Wednesday, January 28, 2015
My day at the DMV
My driver’s license was up for renewal. In the past they’ve let me do that online. Not this time. I guess they figure my picture is so old it looks more like my son than me.
Every time I go to the DMV I can expect confusion, crowds, and the wrong forms. I can also expect it’ll take the entire day.
Now in California they let you make appointments, which is great… except you have to make them months in advance. My license is up in a few weeks. The first appointment I could make was for early March. So that option is gone.
At this point it becomes a challenge to see if I can beat the system.
The first question is which DMV to target? Are any less crowded? Are any more efficient? Which has the fewest number of crack heads sitting in your row? For the answer to that I went to check Google reviews of the various Westside DMV’s. These proved to be no help. Culver City, Santa Monica, and West Hollywood all seemed to get the same mixed reviews. Half the people thought they were fine, the other half thought they were Guantanamo. Some said they waited for four hours. A few said they were in and out in five minutes? Unless the DMV was open during Monday's East Coast blizzard I can’t imagine how that could be possible. If Obama showed up to renew his license it would still take forty-five minutes because the computers would be out.
I decided on Santa Monica. I just figured I’d be mingling with a higher class of crack heads and gang members.
Next question: When is the best time to go if you don’t have an appointment? If you wander in at 10:30 in the morning or 1:30 in the afternoon you’re a blithering idiot. You’ll be there longer than it took to film BOYHOOD.
One reviewer said to show up at the very end of the day. If they close at 5:00 and you get there at 4:30 it’ll be clear sailing. He may be right, but it’s a schlep to get across town. And if he’s wrong then I’ve wasted an entire afternoon for nothing.
At 8:00 they opened the doors and we charged to the START HERE counter. Within seconds the back-and-forth line looked a TSA checkpoint. By force of habit I started taking off my shoes. I was assigned a letter and a number and told to go to the waiting area and wait to be called. In only ten minutes I was called. Sweet, except I had already been waiting an hour.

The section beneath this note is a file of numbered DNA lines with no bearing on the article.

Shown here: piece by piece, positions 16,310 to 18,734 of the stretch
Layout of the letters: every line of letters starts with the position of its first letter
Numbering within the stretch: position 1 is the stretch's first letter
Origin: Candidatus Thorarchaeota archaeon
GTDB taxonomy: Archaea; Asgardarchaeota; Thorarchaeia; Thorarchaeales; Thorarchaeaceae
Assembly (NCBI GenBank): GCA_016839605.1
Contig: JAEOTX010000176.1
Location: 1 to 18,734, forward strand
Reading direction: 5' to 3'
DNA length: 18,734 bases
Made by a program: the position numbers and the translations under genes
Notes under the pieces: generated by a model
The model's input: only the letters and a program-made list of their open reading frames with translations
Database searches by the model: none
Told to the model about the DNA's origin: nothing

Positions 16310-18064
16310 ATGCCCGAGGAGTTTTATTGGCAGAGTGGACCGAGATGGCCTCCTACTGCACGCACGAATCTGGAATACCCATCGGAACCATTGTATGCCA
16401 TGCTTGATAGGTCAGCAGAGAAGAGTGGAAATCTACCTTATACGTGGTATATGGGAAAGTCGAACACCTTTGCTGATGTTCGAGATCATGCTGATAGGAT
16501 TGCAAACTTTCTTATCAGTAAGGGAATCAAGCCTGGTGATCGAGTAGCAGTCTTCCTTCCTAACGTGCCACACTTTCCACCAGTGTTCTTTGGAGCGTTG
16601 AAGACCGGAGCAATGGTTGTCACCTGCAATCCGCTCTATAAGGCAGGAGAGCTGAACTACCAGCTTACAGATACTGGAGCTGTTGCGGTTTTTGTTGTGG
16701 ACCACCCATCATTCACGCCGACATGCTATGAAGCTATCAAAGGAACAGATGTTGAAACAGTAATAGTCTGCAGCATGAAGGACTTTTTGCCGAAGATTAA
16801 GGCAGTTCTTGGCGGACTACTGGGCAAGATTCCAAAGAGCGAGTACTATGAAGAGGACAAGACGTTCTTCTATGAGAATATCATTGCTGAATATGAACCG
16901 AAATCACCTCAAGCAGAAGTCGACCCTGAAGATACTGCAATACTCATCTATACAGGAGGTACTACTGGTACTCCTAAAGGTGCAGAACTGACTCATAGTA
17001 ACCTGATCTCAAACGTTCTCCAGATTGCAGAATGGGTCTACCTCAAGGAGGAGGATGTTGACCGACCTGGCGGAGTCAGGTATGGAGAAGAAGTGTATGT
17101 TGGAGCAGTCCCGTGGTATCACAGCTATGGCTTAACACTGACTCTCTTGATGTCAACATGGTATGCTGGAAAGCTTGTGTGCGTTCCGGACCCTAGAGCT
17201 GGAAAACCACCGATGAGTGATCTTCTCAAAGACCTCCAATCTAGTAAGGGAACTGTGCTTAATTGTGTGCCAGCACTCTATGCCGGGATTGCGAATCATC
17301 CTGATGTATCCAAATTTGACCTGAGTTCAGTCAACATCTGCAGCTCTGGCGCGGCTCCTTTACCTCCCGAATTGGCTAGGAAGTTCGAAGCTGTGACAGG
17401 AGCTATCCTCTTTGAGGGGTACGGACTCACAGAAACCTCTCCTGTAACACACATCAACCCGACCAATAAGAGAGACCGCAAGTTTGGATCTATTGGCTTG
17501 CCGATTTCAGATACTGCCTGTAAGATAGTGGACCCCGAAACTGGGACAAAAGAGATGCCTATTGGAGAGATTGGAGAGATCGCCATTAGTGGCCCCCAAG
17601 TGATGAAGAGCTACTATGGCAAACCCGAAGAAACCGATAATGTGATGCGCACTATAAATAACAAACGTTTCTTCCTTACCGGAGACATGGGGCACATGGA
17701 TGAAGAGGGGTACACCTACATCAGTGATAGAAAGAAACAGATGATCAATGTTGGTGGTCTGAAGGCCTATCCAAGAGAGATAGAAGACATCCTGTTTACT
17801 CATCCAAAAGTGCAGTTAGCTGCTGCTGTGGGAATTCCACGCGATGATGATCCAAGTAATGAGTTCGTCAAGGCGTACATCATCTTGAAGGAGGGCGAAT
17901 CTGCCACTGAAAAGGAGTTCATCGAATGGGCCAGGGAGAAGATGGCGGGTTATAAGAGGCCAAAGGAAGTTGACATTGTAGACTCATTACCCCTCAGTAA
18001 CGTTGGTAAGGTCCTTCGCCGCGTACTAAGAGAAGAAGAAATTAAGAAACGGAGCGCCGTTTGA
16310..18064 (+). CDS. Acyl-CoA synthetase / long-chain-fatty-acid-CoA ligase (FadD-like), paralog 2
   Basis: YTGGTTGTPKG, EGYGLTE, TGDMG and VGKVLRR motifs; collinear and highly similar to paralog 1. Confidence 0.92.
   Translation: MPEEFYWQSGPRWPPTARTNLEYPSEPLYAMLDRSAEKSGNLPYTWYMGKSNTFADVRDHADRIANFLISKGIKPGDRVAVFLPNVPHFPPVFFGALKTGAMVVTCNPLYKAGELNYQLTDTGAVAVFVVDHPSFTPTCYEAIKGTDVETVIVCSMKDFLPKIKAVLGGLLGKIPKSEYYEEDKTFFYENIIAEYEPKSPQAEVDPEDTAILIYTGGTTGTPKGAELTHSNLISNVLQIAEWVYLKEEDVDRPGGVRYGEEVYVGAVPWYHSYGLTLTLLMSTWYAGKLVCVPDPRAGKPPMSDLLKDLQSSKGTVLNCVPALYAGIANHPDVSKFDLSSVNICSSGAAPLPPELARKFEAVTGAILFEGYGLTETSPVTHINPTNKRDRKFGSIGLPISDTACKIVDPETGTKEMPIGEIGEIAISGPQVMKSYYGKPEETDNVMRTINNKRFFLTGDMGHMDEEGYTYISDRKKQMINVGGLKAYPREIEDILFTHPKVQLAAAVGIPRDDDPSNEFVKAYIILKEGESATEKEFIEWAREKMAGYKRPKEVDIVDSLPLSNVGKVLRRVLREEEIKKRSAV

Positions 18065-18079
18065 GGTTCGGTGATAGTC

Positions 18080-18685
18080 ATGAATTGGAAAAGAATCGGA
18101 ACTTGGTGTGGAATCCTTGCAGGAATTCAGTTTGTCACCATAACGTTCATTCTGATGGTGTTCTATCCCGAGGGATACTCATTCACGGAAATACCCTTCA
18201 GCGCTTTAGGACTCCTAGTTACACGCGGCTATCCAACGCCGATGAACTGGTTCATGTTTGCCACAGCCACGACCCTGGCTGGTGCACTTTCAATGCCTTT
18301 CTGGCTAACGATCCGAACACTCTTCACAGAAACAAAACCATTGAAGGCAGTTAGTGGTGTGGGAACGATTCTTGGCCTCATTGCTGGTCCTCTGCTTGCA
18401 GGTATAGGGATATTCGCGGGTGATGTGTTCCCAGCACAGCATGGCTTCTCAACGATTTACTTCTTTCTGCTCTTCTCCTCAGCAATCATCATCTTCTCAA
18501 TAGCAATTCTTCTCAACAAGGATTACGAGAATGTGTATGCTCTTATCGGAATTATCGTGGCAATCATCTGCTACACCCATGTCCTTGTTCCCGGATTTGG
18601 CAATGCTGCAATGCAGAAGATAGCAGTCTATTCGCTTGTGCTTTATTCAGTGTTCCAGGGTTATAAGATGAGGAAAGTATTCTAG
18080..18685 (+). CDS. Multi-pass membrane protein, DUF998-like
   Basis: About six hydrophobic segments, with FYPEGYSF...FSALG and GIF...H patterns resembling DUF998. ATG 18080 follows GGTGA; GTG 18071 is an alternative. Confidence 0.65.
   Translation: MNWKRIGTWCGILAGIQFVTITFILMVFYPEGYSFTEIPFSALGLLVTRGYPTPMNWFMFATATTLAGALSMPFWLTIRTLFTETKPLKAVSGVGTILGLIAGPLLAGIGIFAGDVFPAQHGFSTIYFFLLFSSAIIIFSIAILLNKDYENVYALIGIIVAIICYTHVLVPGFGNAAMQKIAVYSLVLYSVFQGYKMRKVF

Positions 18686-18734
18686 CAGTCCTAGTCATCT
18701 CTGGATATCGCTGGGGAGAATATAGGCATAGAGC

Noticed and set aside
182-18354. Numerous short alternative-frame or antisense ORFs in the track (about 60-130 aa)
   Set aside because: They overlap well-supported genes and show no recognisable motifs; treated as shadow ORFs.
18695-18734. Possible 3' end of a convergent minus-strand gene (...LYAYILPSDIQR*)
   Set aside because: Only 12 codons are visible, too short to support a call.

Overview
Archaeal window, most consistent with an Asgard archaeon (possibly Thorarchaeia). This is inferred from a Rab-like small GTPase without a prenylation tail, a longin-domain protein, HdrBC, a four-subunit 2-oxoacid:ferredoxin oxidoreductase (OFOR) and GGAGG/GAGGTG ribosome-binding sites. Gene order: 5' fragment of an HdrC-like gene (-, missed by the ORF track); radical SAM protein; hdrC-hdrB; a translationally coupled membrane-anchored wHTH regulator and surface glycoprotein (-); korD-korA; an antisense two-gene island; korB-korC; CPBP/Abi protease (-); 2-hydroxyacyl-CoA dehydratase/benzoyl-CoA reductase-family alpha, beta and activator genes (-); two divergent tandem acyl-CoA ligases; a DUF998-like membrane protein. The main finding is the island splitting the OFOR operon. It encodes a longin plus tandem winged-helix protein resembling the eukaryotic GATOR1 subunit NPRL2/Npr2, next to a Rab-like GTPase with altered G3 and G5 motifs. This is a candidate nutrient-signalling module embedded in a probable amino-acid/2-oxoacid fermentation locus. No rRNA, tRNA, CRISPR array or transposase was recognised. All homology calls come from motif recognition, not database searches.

As expected, there was confusion. I was there two minutes and someone else approached saying they were called for this window. Actually, they had been called but never responded so the clerk moved on. They didn’t understand the system. You have a number. They call your number. How difficult is it to understand that system? But apparently it was. They were sent back to the START WINDOW and I’m sure, never heard from again.
Sure enough, the computer wasn’t working. I asked if this happens often and the clerk said he didn’t know. How long had he been working there I wondered? Several years. So… sitting at the same computer for a several years he didn’t know if the shutdown was a regular thing or an anomaly? Ohhh-kay. After about ten minutes it slowly returned to life.
Maybe it’s because I was in the army but I’m always nervous when talking to government employees at windows. He’s going to check the wrong box and I’m going to have to repeat Basic Training.
I didn’t have to take any driving tests or written exams, but I did have to take an eye test. There are eye charts placed periodically behind the windows and I was asked to read one (which I did fine). But depending on which window you were at the top line was either 20/30 or 20/80. I would not use this system to determine your prescription.
I had to take a thumbprint of my right thumb. I just placed it on this electronic pad. I had to do it four times. It wasn’t working. This must be the same company that made the thumbprint software for iPhones.
Finally, I was given my form and sent to get my photo taken. Here too there was a line, but only three ahead of me. There was a problem with this computer. It took twenty minutes before I reached the front of the line. Seriously, if you arrive at 10:30 you’re at the DMV until Haley’s Comet returns.
I had to take a thumbprint of my left thumb. This electronic pad didn’t work either. Three times was a charm. For the photo I was told to take off my glasses. I always wear my glasses when driving, but whatever.
And that was that. A grand total of 1:45 hours, counting my wait outside the building. I felt like I had won THE AMAZING RACE. For the DMV that was lightening. As for my review, I have to say that all the clerks were very pleasant. It can’t be easy processing all of us nimrods for eight hours a day. Which takes me to this, one of my favorite scenes of all-time. It’s from TAXI. Reverend Jim goes to the DMV to get his license. It was written by Glen & Les Charles. I bet, in real life, these clerks have seen this and worse.